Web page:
STUDENTS at Montrose Bay High School took a co-operative approach to writing Part 20 of the never-ending story. While most participating schools have dedicated one solid week to the project, Grade 8 students under English teacher Anne Wilson spent two months on a thorough investigation.
They met twice weekly to deconstruct the published chapters, making notes on plot, theme, character, setting and style. Ms Wilson was impressed with the level of critical inquiry taking place during these sessions.
“There were intense discussions and the students constantly revisited earlier chapters to ensure their chapter would be consistent with earlier events,” Ms Wilson said. “The group set and kept to a tight schedule, including putting in some hours after school,” she said.
A vote was taken to select a shortlist and this was followed by a final editing session with everyone contributing suggestions. The version selected by the Mercury was written by Grace Adams, who acknowledges that her writing very much reflects the whole group’s efforts. The students are interested in continuing to meet to discuss ensuing chapters.

The rest of the Montrose Bay High writing team


Part 19

With all the characters fast asleep after fleeing the crows, MacKillop Catholic College student RACHEL HAY digs into the background of the mysterious and aloof Rourke in Part 19 of the never-ending story.

ROURKE’S world slowly melted into blackness as the tide of sleep lapped upon him. In his dreams he painfully relived memories that he had suppressed long ago.
Asleep, Rourke was happy. He lived a normal life that was peaceful and stable. He grew old with his wife beside him as they raised their daughter. But dreams only last a short time, if they occur at all.
His dream began to dissolve at the edges. His sleeping body twitched and tugged on the earth beneath him. When the picture in his mind reformed he was sitting in a small aircraft, clutching at his vinyl arm rests as the plane jostled and plunged towards the sea.
A few hurried words were uttered by the pilot as the passengers around him tried to tighten their seat belts with shaking hands.
Rourke tried to resign himself to the obvious: the plane was going down; they were going to die. He thought of his young daughter and a wave of sadness washed over him.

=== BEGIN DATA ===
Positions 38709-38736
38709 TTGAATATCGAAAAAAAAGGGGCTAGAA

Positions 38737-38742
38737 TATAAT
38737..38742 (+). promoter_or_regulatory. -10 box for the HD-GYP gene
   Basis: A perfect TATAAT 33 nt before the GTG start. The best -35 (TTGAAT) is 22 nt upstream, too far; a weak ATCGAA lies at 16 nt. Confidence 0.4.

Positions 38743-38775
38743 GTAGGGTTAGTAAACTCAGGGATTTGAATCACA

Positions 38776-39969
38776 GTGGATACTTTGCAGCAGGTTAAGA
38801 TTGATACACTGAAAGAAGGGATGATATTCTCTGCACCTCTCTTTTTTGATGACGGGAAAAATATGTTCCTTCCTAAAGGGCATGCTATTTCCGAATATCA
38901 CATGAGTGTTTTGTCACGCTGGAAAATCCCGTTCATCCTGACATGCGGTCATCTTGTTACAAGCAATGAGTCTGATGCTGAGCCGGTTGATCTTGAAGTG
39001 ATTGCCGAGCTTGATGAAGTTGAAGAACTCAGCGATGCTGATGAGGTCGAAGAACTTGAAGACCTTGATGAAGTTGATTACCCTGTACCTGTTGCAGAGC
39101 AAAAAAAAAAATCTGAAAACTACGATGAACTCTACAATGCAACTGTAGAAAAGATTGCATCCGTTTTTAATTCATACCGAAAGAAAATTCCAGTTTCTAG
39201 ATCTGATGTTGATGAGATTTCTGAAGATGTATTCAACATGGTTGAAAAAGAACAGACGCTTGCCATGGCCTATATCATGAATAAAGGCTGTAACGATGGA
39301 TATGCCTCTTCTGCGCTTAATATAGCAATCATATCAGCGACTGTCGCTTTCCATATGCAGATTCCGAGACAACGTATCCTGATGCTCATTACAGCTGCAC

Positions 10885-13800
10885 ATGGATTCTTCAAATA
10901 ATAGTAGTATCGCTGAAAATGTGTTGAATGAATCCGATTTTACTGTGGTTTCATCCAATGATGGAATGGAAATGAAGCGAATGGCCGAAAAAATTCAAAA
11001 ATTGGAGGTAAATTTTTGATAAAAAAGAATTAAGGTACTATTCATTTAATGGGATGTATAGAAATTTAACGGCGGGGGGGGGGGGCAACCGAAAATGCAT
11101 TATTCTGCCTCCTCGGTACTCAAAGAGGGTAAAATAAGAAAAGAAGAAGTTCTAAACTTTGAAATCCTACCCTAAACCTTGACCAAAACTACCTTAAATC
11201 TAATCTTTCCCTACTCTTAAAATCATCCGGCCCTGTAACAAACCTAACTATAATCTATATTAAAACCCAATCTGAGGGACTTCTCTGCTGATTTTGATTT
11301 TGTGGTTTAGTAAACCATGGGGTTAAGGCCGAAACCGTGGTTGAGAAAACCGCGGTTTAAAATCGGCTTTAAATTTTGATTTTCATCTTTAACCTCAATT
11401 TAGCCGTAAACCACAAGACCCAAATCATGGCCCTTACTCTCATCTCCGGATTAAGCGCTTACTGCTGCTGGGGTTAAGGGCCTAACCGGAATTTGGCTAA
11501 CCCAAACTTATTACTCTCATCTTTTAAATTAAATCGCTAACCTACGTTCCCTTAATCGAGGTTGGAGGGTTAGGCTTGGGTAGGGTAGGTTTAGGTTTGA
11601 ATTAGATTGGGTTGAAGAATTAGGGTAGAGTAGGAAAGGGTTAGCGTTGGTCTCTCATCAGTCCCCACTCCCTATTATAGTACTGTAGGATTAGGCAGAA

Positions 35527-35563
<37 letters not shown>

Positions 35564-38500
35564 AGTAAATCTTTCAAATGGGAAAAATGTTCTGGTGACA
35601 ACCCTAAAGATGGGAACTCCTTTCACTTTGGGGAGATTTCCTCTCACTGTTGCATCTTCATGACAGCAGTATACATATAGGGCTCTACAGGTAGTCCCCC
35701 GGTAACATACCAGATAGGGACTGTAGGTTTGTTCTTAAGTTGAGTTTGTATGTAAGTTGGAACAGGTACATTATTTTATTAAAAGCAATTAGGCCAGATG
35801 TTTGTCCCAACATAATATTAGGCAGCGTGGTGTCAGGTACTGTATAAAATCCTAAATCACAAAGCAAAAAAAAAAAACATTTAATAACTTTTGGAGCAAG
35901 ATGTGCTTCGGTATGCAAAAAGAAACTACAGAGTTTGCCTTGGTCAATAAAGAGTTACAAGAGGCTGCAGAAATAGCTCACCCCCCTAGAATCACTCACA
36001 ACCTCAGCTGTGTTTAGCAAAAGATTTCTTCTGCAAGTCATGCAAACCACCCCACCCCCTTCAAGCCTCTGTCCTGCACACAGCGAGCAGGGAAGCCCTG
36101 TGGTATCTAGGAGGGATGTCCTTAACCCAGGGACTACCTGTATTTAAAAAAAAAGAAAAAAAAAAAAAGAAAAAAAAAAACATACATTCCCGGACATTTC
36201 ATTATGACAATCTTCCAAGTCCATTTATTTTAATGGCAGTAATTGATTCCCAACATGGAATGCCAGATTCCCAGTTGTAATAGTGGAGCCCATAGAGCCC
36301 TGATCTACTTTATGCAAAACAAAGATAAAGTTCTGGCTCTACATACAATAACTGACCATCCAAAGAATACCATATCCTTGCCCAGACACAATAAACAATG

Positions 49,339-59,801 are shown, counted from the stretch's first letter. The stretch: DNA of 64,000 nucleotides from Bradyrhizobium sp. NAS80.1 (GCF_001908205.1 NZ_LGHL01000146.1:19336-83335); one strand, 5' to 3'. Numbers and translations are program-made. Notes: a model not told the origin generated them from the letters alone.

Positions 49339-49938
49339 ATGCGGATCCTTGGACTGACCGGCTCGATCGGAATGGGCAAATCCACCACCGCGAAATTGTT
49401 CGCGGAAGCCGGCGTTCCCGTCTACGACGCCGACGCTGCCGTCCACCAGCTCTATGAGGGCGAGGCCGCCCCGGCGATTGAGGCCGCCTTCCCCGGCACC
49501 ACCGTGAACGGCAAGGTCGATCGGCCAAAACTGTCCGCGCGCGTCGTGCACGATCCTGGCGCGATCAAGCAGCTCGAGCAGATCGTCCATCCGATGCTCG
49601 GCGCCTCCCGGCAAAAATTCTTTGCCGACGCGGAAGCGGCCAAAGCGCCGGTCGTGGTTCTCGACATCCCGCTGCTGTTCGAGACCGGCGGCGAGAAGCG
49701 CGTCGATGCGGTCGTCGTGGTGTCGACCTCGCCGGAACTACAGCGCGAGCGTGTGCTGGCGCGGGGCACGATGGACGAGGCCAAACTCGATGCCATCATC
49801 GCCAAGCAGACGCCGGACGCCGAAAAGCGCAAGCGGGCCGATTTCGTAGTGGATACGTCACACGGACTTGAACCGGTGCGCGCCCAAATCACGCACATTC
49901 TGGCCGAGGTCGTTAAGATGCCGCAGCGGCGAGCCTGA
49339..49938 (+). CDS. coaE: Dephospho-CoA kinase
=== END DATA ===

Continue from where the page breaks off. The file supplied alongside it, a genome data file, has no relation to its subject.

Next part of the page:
His job involved spending more days of the year travelling than at home, leaving him feeling like he hardly knew her.
He was relieved knowing he had assigned her guardianship to his father in the event that anything should go wrong. Rourke turned to the figure beside him, her long, golden hair billowing over her shoulders in a frenzied way. Their eyes locked as his wife mouthed the word “goodbye”.
Rourke’s sleeping body thrashed about, growing sweaty despite the cold, as he willed his mind not to replay the terrible memory. Despite the horrific scene the briny water gently lapped upon the shore in a calming way.
Bleeding bodies, doors thrown from their hinges and dismantled ceiling panels all formed the scene of carnage that Rourke witnessed as his senses slowly returned to him.
He was suddenly aware of heaving breaths next to him. His cuts and aching muscles, which he’d never known he possessed before that day, became immaterial and were replaced by a growing sense of dread.
Next to him his wife lay sprawled across the seat, fuselage debris protruding from her chest. A raven flew through a smashed window and perched itself upon a seat.
Rourke began willing his wife to hold on, cradling her in his arms. He moved his eyes around the cabin searching for something, anything that might be of help.
His eyes had completed one full circle when they rested on the raven, his face lined with concern and anguish. The raven cawed loudly and rustled its feathers as its body began convulsing.